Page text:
Does the hummingbird know
the vastness of the Gulf of Mexico
when land is lost from sight?
Oil rigs and shrimping boats—
fast-blurred memories, random ghosts afloat
where sky and sea seem one.
Is there any inkling
of monsters below that other ceiling
birds can scarce imagine?
Tiny feathered jewel,
leagues from any flower’s nectar fuel,
how do you know the way?
Above those trackless seas,
in doldrum times of windless apogee,
one heart of pebble’s size
pounds alone against the gulf,
pounds alone against the world.
One of the most amazing bird migrations is that of the Ruby-throated Hummingbird. On its southbound journey from eastern North America to its wintering grounds in Central and South America, it flies up to 500 miles nonstop over the Gulf of Mexico.
When you use spider silk to build a nest,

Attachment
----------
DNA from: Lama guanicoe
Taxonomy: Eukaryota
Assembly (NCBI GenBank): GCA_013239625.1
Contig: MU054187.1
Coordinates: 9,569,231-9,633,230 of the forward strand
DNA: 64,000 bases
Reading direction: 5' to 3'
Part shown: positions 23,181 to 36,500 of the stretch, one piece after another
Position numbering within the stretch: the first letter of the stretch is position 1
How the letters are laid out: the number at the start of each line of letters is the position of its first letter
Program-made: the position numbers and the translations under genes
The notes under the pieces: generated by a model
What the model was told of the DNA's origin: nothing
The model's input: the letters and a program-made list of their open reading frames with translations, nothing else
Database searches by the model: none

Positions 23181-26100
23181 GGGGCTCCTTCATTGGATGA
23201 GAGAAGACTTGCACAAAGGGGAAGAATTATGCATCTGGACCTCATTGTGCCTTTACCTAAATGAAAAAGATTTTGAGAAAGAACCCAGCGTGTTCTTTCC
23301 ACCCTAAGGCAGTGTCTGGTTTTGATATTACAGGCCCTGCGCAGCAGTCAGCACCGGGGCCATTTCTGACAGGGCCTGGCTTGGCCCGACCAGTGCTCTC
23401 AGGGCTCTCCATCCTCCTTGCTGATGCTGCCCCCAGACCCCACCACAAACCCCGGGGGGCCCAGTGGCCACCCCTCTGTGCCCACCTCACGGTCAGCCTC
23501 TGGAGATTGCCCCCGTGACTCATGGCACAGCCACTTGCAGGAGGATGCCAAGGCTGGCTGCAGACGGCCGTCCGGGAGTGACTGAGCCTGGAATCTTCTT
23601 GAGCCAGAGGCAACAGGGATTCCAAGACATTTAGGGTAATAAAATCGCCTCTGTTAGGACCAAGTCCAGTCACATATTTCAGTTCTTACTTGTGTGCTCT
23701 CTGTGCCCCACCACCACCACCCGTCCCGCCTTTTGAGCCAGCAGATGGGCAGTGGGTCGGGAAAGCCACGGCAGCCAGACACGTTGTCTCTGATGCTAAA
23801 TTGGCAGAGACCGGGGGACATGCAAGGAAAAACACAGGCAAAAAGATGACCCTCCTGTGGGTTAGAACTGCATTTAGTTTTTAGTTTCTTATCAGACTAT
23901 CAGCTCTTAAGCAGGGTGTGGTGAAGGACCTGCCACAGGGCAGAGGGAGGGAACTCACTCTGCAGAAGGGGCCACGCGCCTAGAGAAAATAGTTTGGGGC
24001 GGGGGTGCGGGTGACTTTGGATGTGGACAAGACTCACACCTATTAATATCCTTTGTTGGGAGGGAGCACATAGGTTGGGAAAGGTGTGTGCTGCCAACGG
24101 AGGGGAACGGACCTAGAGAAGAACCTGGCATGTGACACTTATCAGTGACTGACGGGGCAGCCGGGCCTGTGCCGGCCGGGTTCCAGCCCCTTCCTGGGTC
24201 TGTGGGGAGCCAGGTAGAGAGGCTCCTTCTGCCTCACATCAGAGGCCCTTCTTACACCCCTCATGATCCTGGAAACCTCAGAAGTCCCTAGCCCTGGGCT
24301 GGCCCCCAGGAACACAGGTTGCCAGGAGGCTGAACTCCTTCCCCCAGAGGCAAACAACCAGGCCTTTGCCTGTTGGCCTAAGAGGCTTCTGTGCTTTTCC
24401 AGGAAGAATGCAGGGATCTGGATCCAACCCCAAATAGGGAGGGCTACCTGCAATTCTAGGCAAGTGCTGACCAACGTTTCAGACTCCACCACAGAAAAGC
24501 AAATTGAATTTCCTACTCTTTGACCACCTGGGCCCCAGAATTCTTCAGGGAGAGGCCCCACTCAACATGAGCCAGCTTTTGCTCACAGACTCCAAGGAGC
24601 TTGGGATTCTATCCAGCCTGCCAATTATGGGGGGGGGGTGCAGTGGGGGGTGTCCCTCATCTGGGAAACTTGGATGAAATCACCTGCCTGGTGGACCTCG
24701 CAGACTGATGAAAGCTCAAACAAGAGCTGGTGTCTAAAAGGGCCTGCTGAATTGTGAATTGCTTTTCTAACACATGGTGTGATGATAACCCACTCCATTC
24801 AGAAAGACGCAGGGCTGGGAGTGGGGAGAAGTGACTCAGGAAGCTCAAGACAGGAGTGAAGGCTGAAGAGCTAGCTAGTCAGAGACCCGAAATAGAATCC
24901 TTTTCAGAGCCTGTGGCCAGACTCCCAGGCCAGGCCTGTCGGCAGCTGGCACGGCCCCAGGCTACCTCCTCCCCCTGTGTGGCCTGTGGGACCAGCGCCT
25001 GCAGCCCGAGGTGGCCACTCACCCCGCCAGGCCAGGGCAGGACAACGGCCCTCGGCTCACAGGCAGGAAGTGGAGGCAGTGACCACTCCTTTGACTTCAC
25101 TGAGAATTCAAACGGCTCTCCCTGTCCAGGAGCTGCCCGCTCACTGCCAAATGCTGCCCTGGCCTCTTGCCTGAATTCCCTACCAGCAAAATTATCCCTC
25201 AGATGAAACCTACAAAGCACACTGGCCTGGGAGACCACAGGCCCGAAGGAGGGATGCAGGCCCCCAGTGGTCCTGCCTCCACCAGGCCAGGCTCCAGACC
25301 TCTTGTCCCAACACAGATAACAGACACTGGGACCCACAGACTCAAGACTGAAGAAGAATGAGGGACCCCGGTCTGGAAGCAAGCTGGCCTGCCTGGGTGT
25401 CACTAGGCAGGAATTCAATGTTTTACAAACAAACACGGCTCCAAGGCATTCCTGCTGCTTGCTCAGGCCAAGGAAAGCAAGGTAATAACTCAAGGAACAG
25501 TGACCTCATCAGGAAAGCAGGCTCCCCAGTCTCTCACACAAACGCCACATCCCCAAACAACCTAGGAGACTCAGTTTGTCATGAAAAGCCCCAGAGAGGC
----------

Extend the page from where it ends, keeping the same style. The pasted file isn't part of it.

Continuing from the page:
You take an awful risk.
This is what I learned from a hummingbird
Trapped in a spider’s web.
Still alive, the bird fought for his freedom,
The spider watched, waiting,
Shrinking back when I moved to intervene.
I gently pulled the bird
Out of the sticky tangles of the web.
Afraid I might crush him,
My fingers, trembling, pulled the silk away
From tiny, tightbound wings,
Glowing iridescent in the sunlight
When I opened my hand,
He shot into the air, flying swift north,
seeking another web.
This is a true story from a few years ago. I’ve written a few other poems about it, but this one is the latest. I’ve been experimenting with writing lines with specific syllable counts and sometimes stumbling into formal meters. Experimenting with rhythm, I guess.
Check out more good stuff at Read Write Poem, where you’ll find a number of folks who wrote a poem a day for the 30 days of April, aka National Poetry Month. I didn’t shoot for that, but I did write more poems this month than usual, many of which are at a gnarled oak or in my journal. And, I revised a lot of older ones.